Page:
I’ve read a few novels recently either set at the end of Weimar Republic or during the Second World War in Germany. A Trace of Smoke fits into the former category taking place in Berlin in early 1931, the year Hitler took power. It follows crime reporter, Hannah Vogel’s attempt to find out how and why her younger brother, Ernst, a cross-dressing, nightclub singer, was stabbed in the heart and thrown naked into the Spree, and to identify the killer. Vogel initially spots her brother’s picture on The Hall of the Unnamed Dead in the main police station in Berlin where she goes every Monday to source fresh stories. She is unable, however, to involve the police because she has loaned her own and Ernst’s identity cards to her Jewish best friend so that she and her son can travel to and gain entry to the United States in order to start a new life. Whilst Hannah is seeking Ernst’s killer, others are frantically seeking Ernst’s whereabouts, and the situation is confused further by the arrival at Hannah’s doorstep of a five year old boy, Anton, whose birth certificate lists his father as Ernst and her as his mother. Unsure who to trust, Hannah continues to pick away at the case, coming to realise that the truth lies in the upper echelons of the Nazi party, but exposing it will put her own and Anton’s future in jeopardy.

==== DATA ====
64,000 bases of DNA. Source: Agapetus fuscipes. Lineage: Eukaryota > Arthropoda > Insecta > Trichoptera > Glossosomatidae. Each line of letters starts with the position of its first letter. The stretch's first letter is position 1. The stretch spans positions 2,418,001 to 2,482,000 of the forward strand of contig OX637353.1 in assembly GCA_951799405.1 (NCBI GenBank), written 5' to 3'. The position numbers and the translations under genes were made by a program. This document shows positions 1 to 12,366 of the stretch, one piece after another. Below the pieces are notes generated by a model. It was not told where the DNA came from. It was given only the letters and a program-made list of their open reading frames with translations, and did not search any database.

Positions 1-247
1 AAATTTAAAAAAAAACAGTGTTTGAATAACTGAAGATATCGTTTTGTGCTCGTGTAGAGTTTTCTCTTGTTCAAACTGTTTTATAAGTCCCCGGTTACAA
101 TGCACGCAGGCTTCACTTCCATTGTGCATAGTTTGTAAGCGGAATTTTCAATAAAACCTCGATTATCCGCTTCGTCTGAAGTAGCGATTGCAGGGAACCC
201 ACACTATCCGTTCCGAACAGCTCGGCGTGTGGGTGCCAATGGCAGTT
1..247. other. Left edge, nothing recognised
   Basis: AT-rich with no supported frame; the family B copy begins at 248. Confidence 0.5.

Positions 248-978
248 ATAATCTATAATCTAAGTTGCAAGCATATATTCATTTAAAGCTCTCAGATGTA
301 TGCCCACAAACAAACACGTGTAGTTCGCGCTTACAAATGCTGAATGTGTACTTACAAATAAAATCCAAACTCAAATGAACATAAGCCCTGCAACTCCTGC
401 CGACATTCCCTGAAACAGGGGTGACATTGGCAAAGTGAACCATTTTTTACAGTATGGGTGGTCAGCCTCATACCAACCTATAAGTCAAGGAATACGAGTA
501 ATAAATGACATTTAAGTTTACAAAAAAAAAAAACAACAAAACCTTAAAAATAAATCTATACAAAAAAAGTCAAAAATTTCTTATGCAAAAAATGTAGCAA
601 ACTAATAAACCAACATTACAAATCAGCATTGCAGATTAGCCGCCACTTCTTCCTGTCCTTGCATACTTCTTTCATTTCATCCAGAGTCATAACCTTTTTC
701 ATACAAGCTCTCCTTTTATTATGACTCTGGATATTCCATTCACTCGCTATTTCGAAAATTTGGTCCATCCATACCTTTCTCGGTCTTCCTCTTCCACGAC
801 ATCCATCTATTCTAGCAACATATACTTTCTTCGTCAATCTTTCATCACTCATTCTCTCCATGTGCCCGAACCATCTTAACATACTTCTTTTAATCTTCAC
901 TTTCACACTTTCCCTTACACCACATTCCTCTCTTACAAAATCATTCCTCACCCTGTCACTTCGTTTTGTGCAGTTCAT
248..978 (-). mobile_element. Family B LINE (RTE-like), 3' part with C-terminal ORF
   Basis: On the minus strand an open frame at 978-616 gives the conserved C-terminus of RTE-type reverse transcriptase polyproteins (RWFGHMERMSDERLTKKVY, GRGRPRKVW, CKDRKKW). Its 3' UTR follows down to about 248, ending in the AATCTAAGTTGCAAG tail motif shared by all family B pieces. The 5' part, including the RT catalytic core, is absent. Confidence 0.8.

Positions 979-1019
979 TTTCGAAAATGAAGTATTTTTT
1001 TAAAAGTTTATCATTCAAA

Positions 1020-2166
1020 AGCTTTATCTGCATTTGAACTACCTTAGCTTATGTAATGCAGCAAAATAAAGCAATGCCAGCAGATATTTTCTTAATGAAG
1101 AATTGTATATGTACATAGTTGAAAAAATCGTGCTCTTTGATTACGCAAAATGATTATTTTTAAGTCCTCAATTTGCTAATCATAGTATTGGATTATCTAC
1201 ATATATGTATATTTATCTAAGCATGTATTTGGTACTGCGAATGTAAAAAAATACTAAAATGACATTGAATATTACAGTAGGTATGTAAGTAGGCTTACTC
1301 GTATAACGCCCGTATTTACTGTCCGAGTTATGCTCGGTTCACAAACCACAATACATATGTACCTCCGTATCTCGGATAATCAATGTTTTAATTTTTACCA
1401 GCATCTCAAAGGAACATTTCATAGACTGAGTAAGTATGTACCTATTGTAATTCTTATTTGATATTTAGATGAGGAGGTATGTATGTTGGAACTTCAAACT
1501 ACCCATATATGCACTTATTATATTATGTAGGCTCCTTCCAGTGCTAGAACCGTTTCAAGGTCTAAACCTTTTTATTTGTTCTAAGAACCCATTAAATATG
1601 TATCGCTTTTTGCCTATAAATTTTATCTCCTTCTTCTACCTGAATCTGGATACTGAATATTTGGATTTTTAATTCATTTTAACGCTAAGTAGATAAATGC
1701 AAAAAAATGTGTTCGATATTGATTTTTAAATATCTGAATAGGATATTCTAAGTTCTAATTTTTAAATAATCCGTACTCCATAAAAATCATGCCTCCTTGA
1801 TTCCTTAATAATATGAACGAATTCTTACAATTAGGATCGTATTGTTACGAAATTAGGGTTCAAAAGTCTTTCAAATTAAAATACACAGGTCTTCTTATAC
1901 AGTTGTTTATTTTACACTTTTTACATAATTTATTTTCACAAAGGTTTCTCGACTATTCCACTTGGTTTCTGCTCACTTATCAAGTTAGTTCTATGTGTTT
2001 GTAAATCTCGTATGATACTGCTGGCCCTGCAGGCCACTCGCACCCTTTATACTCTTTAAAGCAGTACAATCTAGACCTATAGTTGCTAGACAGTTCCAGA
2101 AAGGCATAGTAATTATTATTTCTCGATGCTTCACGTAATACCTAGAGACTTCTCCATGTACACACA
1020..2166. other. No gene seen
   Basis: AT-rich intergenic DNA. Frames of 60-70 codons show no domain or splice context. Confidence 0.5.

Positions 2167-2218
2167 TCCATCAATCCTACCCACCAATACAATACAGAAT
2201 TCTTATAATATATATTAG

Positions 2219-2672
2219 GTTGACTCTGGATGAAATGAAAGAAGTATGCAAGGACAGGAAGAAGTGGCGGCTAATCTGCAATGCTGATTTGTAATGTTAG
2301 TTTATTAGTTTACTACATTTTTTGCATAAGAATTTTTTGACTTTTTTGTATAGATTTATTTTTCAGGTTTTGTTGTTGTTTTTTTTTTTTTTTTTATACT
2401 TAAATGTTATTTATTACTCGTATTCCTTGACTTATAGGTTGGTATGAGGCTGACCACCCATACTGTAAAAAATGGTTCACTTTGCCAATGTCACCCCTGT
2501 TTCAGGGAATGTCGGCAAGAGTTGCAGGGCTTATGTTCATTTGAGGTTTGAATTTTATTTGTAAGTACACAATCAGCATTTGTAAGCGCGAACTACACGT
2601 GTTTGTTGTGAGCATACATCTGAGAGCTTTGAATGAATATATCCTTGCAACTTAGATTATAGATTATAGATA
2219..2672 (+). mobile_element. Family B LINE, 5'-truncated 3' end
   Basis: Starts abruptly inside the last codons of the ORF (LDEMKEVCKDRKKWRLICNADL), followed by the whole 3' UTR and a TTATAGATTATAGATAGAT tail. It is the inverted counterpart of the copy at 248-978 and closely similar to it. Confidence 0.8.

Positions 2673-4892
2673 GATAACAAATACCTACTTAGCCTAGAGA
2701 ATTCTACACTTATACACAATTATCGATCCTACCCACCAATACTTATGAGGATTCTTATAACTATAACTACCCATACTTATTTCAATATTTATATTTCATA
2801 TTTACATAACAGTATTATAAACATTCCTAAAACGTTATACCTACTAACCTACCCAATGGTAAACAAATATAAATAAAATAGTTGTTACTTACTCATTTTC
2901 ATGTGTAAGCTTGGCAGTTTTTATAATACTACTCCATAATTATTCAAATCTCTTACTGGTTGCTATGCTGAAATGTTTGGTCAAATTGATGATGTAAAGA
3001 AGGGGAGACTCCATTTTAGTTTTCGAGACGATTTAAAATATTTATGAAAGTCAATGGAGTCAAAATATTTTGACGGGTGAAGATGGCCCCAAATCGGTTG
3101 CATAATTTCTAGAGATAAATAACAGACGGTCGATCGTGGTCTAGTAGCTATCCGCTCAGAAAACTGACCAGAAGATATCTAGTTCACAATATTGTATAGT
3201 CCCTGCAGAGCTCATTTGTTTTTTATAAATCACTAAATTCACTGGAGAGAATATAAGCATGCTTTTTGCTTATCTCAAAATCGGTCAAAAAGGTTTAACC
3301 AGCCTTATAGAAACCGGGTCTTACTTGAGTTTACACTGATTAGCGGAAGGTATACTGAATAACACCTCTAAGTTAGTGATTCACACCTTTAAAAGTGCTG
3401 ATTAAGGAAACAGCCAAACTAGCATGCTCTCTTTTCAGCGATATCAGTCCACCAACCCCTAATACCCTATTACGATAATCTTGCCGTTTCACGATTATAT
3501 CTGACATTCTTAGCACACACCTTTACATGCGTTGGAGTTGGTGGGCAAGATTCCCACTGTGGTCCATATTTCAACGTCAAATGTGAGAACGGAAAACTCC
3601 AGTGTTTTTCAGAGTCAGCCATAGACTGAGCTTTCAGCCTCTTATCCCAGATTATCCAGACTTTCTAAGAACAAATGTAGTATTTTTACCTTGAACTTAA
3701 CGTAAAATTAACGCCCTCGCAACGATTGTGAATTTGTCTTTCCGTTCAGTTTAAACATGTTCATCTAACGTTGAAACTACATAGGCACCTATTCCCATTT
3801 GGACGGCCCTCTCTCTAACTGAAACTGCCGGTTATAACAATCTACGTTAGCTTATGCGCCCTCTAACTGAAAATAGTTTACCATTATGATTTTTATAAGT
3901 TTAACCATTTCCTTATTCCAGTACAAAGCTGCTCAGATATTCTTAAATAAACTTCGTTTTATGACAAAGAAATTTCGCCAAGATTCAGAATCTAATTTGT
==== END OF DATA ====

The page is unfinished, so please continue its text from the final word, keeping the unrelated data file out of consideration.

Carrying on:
Somewhat surprisingly I struggled through A Trace of Smoke. I’ve been thinking about why as it has many of the ingredients that I normally like - good historical context and sense of place, an interesting plot, and a good mix of distinctive characters. After a bit of reflection, I think there are four reasons. First, I found the writing a little flat and pedestrian. Second, the dialogue really didn’t work for me – it’s too formal and stilted. There are very little, if any, colloquialisms, slang, hesitations or stumblings, swearing or personal inflections, and the style of the dialogues doesn’t vary across characters or situations. Third, the book seemed to try and blend romance/cosy with noir, two sub-genres that I think are always destined to make awkward bedfellows. Fourth, I’ve never been a great fan of first person narratives, especially when they try and voice feelings, emotions, automatic reactions and so on. So much of what we do in life is instinctive and habitual, and is rooted in the subconscious, taking place beyond our conscious awareness. We can post-hoc try to rationalise it, but we do not do so at the time. That’s why I think I prefer to read what characters do and say, rather than what they think. People rarely consciously think in stressful situations, they react, and why should it be any different for fiction characters? For me, if first person narratives are to work, then they need to either avoid the conscious voicing of the subconscious or be very subtle in how this voicing occurs. A Trace of Smoke has an explicit voice that I just couldn’t buy into. That all said, and as I’ve already noted, the story is interesting and I think A Trace of Smoke will appeal to many readers and it’s certainly been well reviewed elsewhere. I enjoyed the story, I just struggled with how it was told, and despite all my reservations I would be curious to know what happens to Hannah and Anton next.